I believe you have slight degrees of both. For you to get the best results, you need to have breast lift with reduction of the areoles and sub muscular augmentation. The asymmetry will need to be addressed also! Good luck
Far more important than the technique
is the skill and experience of your plastic surgeon. Choose your surgeon rather
than the technique and let them explain why one technique may be better than
See the below link on some
suggestions on finding the most qualified Plastic Surgeon for a breast augmentation.
Any women desiring breast augmentation surgery is a candidate as long as there are no health problems present which would preclude her from having surgery. If the desired goal is to enhance or restore size and shape or to improve asymmetry, breast augmentation is a viable option. Breast augmentation can improve a body image, self-esteem, self-concept, and quality of life.
Ideal Candidates for Breast Augmentation
- Desire larger, shapelier breasts.
- Moderate degree of breast sag and smaller breasts, whose problem can be solved by enlargement.
- One breast that is noticeably smaller or is positioned differently than the other (asymmetry).
- Uneven chest wall or rib cage.
- Women requiring breast reconstruction following a mastectomy.
- Restore breast volume or shape following pregnancy, breast feeding and/or weight loss.
than ptosis or tuberous. If you want to have fuller breasts, you will need implants. When starting with asymmetries, realize that they will persist after the implants. Your surgeon should be able to help prepare you for the anticipated outcome so you are not surprised.
You do not have tuberous breasts because the lower halves of the breasts are not tight with high breast creases. You do not have ptosis because on side view the nipples are at or above the inframammary fold levels. You have asymmetric breasts with the right breast larger than the left, the right nipple lower and further from the midline than the left nipple and different shaped breasts.
To achieve your goals you will need adjunctive procedures to make the breasts more similar such as a crescent mastopexy to adjust nipple position as well as barrel stave cuts in the breast tissue itself at the time of augmentation and possibly different sized implants. Exact symmetry is obviously not achievable but symmetry can be dramatically improved by surgery. Just putting in implants will likely only make the asymmetry more visible.
I hope you realize that this format of posting questions and receiving answers lacks the face to face direct communication required for you to make an informed decision regarding your surgery.
My response to your question/post does not represent formal medical advice or constitute a doctor patient relationship. You need to consult with i.e. personally see a board certified plastic surgeon in order to receive a formal evaluation and develop a doctor patient relationship in order to know if this assessment is valid.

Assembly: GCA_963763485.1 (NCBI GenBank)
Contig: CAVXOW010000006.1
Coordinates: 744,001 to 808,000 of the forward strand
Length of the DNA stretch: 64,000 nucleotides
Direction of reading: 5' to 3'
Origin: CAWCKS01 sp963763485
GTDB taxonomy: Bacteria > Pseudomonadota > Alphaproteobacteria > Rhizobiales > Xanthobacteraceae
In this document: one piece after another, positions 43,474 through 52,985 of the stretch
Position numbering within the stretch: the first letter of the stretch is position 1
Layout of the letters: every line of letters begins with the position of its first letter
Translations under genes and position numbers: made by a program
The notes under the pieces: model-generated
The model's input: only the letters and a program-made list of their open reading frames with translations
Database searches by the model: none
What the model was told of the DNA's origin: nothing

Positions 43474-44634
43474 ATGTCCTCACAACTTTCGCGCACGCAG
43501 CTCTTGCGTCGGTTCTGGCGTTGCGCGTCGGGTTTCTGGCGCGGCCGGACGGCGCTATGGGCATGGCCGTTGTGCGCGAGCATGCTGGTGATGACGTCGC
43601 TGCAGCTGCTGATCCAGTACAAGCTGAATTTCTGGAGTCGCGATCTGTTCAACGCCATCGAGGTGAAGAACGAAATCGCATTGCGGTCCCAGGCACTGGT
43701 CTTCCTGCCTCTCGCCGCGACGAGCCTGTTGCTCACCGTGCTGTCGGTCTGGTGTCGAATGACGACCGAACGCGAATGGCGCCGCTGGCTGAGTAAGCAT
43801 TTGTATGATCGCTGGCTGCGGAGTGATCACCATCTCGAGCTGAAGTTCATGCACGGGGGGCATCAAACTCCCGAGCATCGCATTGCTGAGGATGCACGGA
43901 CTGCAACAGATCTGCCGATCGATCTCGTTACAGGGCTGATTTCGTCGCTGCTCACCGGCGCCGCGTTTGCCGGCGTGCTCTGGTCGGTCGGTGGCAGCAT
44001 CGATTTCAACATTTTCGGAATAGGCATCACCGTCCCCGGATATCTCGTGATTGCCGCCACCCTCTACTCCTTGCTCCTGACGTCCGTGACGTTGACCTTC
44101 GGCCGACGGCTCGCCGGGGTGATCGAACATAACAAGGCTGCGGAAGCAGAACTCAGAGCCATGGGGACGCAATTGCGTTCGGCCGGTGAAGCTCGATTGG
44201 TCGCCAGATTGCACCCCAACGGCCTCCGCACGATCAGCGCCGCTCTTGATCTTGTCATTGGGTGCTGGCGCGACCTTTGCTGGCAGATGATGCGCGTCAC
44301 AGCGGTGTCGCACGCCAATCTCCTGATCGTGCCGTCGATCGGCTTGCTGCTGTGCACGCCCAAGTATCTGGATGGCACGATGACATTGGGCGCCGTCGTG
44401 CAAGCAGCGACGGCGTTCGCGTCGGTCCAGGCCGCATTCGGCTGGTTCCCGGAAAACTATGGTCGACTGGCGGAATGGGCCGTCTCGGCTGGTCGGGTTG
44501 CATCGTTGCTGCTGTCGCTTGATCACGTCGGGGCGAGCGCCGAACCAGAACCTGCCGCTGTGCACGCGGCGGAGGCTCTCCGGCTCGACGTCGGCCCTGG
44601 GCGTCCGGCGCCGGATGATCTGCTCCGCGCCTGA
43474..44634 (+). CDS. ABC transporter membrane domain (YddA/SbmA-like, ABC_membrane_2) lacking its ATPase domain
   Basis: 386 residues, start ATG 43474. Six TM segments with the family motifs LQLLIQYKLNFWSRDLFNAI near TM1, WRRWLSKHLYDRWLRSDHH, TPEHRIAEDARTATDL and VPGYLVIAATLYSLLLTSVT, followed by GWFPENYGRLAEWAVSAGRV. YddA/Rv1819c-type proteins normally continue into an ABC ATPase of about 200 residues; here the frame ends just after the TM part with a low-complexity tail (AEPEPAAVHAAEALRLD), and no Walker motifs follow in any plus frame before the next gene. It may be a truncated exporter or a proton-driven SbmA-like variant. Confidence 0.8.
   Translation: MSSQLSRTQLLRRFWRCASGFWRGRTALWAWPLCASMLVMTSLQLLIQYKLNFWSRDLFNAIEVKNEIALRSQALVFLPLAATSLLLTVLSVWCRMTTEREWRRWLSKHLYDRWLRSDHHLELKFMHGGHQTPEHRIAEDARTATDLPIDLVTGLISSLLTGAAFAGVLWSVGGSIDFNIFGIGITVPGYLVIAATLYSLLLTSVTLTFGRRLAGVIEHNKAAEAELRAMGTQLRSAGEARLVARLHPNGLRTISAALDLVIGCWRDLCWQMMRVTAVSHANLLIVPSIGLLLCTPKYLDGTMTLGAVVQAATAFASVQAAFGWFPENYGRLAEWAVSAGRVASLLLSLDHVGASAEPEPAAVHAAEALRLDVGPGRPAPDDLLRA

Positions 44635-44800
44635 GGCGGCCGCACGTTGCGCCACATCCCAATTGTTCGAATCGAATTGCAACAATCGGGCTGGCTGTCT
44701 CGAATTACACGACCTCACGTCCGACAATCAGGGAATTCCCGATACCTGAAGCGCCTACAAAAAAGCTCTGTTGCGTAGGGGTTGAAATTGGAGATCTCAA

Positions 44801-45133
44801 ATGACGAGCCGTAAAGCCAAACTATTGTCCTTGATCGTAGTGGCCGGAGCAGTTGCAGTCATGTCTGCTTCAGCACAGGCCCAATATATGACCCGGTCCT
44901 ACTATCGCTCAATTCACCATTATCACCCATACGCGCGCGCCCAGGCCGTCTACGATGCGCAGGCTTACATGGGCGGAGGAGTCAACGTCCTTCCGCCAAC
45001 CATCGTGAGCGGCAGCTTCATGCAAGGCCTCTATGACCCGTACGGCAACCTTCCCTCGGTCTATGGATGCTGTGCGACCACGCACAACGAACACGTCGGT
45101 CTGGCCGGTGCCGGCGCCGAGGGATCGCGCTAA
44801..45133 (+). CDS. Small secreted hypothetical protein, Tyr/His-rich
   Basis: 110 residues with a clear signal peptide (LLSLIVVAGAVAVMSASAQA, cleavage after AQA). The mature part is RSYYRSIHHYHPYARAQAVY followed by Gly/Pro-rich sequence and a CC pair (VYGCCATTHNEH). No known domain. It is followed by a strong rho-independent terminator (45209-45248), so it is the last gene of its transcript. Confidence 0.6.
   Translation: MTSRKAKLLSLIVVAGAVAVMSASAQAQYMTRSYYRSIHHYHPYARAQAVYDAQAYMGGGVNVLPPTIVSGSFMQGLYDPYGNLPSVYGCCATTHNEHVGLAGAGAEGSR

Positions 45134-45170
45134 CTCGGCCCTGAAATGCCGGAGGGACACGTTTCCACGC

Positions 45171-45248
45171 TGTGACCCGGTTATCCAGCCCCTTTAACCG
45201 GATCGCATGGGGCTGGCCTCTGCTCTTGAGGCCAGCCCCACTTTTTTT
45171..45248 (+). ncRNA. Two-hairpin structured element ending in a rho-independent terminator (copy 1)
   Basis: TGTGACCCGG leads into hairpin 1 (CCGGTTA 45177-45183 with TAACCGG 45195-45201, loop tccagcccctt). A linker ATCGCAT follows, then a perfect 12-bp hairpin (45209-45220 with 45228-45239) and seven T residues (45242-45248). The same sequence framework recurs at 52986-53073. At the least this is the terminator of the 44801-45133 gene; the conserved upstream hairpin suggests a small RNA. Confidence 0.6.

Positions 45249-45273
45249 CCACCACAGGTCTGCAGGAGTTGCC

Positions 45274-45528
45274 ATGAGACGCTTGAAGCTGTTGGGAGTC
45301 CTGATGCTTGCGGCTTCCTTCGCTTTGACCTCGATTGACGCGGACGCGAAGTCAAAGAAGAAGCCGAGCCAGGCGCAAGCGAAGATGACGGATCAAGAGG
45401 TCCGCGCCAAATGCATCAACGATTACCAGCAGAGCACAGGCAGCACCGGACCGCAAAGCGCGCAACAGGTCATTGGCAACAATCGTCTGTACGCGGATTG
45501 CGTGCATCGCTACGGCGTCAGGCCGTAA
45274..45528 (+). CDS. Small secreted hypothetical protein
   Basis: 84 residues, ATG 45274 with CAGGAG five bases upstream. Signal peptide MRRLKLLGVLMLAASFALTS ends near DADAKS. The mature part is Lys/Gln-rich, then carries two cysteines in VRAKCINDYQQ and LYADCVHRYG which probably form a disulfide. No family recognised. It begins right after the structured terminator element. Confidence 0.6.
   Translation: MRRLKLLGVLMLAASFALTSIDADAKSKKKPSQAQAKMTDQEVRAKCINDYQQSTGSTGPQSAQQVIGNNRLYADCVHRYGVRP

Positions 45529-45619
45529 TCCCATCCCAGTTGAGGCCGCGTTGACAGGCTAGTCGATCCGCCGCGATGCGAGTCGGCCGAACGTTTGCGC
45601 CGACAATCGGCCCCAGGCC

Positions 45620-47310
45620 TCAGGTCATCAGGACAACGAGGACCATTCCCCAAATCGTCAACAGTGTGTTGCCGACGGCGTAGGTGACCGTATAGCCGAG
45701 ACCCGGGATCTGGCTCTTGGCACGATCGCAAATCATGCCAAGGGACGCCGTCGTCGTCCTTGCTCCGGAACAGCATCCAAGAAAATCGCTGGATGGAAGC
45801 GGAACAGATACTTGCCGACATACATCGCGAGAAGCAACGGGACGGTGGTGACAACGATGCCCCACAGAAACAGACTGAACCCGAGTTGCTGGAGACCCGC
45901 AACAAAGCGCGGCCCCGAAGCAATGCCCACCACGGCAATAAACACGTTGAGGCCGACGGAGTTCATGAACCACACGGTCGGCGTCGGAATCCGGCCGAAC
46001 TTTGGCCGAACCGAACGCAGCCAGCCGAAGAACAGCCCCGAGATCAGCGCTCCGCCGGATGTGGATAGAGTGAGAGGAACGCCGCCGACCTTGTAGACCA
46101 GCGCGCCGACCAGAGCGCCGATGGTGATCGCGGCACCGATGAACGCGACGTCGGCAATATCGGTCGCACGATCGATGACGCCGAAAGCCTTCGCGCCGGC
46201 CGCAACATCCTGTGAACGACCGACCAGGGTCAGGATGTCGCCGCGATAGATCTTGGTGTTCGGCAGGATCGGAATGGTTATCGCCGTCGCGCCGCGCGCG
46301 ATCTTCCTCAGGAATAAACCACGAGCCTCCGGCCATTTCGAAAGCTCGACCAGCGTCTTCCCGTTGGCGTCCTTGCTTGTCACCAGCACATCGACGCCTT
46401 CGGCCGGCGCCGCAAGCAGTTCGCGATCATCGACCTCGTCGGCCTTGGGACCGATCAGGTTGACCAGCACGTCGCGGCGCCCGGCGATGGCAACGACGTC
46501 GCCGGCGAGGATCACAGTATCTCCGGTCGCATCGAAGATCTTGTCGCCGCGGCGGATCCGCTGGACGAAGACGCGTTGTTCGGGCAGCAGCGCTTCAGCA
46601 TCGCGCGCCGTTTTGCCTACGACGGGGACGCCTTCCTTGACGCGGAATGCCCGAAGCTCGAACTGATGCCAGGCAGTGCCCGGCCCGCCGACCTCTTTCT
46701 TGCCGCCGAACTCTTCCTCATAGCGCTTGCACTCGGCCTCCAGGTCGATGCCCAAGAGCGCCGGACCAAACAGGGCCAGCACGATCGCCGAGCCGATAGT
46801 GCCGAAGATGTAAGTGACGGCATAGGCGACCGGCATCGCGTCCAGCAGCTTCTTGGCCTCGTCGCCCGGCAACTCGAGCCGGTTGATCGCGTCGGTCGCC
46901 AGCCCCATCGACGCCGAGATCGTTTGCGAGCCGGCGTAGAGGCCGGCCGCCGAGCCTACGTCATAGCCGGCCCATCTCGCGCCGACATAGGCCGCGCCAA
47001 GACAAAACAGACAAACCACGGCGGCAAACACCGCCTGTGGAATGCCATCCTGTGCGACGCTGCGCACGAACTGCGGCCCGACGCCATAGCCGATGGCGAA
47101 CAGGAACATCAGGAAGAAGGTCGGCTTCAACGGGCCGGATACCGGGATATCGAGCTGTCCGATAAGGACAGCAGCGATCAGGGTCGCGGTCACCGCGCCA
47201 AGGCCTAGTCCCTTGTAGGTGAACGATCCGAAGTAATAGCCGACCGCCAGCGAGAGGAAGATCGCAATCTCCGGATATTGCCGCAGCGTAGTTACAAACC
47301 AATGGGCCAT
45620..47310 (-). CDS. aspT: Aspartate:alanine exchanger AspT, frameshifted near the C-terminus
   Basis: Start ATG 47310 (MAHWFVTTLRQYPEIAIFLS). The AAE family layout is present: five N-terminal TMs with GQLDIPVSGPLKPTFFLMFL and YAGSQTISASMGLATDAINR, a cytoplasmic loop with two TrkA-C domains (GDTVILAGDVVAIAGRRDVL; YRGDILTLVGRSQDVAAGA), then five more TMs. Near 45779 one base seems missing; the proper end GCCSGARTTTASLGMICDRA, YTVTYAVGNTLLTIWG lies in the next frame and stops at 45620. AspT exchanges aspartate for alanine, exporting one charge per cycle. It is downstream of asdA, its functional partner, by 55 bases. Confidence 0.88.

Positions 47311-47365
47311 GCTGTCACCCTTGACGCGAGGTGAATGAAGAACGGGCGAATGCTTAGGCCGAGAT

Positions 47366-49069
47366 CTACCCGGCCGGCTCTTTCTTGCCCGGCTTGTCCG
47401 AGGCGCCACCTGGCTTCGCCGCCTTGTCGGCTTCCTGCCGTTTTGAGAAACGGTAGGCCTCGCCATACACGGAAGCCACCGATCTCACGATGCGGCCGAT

I think the main issue that you face is the degree of asymmetry present between the two sides. I would meet with a few doctors to get face-to-face opinions and consider placement of breast implants combined with a full mastopexy on the droopier right side (in the photo) and probably a periareolar mastopexy on the less ptotic (droopy) side.
The potential for improvement is quite good but it's unrealistic to expect perfect symmetry. Good luck and best wishes.
Jon A Perlman MD FACS
Certified, Am Board of Plastic Surgery
Extreme Makeover Surgeon ABC TV
Beverly Hills, Ca
You could possibly argue that one has a very mild tuberous-like appearance, however it is predominantly saggy like the other. So, augmentation should be performed with a breast lift to achieve a normal and natural result that will be appealing.
Best of luck!
You don't have tuberous breasts. Your left breast shows some "deflation" and would benefit from an implant alone. Your right breast is larger, has Grade1 or 2 ptosis (sagging), and has a larger areola. The right side will need a smaller implant and either a periareolar lift/areolar reduction or a lollipop lift. If you do a periareolar lift on the right you may want to do the same on the left to reduce that areola and make them match. Obviously, a consultation is necessary to formulate a specific and appropriate surgical plan as your situation is a bit more complex than a straightforward augmentation.
I hope this information helps!
Thomas Taylor, MD
From looking at your pictures you seem to have a degree of ptosis and tuberous breasts. Doing an augmentation mastopexy would address both problems. Best of luck
Hello Schwit84 and thank you for your question. You appear to have more ptosis which is greater on your right breast than your left. With a breast lift, you can significantly improve the shape of your breasts and even them out. By adding implants, you will be able to increase your volume and upper pole fullness. If you were my patient I would recommend a breast lift with implants. Make sure to seek consultation with a board certified plastic surgeon with expertise in aesthetic breast surgery. I hope this helps!
Dr. Sean Kelishadi
Tuberous breasts tend to share the following characteristics - a higher inframammary fold, a larger/stretched-appearing areola from breast tissue bulging behind the nipple, and a constricted breast base on your chest. You do not appear to have a classic tuberous breast deformity. Your ptosis is mild but you do you have asymmetry which makes the differences between the breasts more apparent. You may be served well with a breast augmentation with or without a lift depending on your goals and physical examination. Discuss your goals with your plastic surgeon to come up with a safe and optimal plan.